The analysis of observation, interview and focus group data indicated a range of approaches to the psychosocial assessment and depression screening in the postnatal period. The content analysis of the data recorded on the observation tool is presented first, reporting the frequency of assessment and screening. This is followed by a detailed explication of the four major themes that describe and interpret the approach that CFHNs take to assessment and screening. The identified themes are: ‘Engagement: getting that first bit right’, ‘Doing some paperwork’, ‘Creating comfort’ and ‘Psychosocial assessment: doing it another way’.
Frequency of psychosocial assessment and screening
Analysis of data recorded on the observation tool describes how often the nurses conducted the structured assessment in line with the guidelines/policy. Table 3 provides a summary of the frequency of psychosocial assessment and depression screening by nurses in the 20 observed clinical interactions. In all (20 out of 20) of the observed interactions, the CFHN used the EPDS to screen for possible depression, asking the woman to complete the EPDS herself (18 out of 20) and in two situations where the woman’s English was limited; the CFHN read the questions out to the woman.
In contrast, only one nurse at site A undertook the structured psychosocial assessment as recommended by the SFE policy, while at site B, the assessment was completed in each of the nine observed interactions. Some nurses at site B used the previous assessment form, as the forms that accompanied the Safe Start policy were still in the ‘roll out’ phase; while others had adopted the Safe Start questions. In six out of the 10 occasions where the psychosocial assessment was conducted, the CFHN asked the woman the questions directly and on four occasions the woman was asked to complete the questions herself. Only one woman sought clarification when the questionnaire was self administered.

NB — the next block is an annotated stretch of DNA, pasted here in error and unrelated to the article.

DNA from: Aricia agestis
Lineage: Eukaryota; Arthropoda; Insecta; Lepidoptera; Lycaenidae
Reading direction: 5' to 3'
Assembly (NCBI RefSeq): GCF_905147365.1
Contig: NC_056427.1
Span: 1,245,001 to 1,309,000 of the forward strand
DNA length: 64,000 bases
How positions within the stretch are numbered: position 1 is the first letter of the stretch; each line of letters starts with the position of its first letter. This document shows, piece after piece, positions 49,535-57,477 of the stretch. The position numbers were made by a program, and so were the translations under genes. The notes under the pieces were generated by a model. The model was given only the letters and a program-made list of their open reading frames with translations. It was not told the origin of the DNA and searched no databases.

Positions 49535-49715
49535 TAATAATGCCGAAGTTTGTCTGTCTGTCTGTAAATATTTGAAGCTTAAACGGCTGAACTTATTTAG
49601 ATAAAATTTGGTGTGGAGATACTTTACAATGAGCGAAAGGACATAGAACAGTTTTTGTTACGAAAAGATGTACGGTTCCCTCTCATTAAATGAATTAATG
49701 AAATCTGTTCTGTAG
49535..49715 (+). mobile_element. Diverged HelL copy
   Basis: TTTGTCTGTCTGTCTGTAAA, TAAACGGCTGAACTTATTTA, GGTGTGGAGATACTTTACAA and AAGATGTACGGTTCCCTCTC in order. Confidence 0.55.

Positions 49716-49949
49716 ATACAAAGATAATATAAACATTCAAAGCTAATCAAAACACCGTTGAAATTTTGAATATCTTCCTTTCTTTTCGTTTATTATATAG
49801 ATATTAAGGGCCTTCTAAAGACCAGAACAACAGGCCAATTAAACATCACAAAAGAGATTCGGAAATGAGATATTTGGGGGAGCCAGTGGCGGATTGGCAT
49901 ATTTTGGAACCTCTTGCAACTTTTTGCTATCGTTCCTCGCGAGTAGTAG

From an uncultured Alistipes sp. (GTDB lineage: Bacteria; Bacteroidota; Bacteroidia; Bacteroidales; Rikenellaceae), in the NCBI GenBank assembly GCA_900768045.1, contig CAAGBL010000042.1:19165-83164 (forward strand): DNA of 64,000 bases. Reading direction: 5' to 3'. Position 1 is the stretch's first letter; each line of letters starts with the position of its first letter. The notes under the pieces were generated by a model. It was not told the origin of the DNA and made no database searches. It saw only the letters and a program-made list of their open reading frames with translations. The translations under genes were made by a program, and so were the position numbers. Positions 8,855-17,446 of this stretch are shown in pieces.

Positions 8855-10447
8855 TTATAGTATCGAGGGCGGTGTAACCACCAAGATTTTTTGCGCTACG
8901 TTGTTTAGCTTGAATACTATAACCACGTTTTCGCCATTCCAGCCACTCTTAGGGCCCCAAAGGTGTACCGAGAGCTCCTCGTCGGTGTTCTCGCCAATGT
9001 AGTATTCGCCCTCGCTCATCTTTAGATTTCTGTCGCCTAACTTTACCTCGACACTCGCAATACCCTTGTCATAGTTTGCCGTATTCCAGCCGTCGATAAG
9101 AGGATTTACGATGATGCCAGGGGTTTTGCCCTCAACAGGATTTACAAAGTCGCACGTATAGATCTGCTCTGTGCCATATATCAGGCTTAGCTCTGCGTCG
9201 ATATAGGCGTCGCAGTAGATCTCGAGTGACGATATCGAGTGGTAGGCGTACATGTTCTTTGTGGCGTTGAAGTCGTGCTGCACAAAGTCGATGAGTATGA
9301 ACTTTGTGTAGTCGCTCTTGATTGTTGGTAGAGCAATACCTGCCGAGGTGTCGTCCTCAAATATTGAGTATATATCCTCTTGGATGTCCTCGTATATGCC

At site A, screening for domestic violence was conducted on four occasions and at site B, all the CFHNs undertook domestic violence screening as outlined in the policy. Where the woman’s partner was present in either the home or clinic setting; the CFHN organised private time with the woman so no others were present. In eight out of the 11 home visits observed there was either a partner or others present. On seven occasions the CFHNs did not ask the questions if there was another family member present or at home in the house. However, on one occasion the CFHN was confident that the woman’s partner could not overhear, so she asked the domestic violence questions. In the brief interview following this observation, the CFHN indicated that she had observed some tension between the woman and her partner which she believed may have indicated some interpersonal conflict and control. The following was recorded in field notes (FNW2):
The CFHN reported that the husband appeared to dominate the conversation that she was trying to have with the woman and was ordering the woman to complete tasks whilst the CFHN was present. The husband had answered for the woman when the CFHN asked routine questions of her, therefore, the CFHN stated that she wanted to explore this relationship dynamic further and the impact this had on the woman.